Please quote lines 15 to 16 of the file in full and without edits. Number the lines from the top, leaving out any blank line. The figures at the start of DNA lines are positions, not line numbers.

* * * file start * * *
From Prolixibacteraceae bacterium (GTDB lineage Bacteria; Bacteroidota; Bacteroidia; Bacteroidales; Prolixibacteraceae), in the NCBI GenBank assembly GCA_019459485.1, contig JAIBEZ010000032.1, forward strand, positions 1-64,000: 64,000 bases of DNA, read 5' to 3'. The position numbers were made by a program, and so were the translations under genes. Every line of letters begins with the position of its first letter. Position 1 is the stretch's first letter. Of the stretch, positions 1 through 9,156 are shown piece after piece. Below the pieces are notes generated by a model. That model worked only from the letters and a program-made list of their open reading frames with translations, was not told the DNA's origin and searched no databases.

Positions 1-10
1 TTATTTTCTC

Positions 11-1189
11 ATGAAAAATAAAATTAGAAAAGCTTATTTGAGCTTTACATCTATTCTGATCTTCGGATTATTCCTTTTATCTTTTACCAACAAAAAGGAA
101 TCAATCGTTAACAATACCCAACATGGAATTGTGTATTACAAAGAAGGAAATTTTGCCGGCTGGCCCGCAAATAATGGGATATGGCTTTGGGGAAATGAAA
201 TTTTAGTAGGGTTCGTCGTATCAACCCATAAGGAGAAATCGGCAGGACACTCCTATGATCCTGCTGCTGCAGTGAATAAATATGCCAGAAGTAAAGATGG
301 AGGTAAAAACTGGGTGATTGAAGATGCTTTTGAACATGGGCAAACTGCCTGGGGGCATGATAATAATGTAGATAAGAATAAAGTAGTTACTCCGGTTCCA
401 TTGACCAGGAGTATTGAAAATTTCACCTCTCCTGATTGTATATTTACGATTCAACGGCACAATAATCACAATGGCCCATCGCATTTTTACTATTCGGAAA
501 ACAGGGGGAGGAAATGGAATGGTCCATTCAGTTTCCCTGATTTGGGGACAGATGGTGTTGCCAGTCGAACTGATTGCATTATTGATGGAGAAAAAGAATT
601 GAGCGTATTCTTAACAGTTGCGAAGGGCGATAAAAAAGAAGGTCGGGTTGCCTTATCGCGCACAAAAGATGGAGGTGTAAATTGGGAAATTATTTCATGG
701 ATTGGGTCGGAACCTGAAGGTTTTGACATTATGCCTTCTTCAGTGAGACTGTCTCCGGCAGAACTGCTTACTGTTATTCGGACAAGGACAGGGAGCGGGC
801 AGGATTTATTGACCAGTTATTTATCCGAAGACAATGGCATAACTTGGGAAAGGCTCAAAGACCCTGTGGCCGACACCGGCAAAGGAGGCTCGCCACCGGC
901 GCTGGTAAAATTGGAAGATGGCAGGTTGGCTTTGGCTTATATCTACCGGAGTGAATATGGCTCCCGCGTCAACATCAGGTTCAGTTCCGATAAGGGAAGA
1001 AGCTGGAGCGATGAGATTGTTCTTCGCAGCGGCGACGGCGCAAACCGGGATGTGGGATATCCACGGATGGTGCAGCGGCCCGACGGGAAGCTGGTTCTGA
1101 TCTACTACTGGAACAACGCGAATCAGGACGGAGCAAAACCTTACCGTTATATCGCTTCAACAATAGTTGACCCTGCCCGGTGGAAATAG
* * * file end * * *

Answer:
1001 AGCTGGAGCGATGAGATTGTTCTTCGCAGCGGCGACGGCGCAAACCGGGATGTGGGATATCCACGGATGGTGCAGCGGCCCGACGGGAAGCTGGTTCTGA
1101 TCTACTACTGGAACAACGCGAATCAGGACGGAGCAAAACCTTACCGTTATATCGCTTCAACAATAGTTGACCCTGCCCGGTGGAAATAG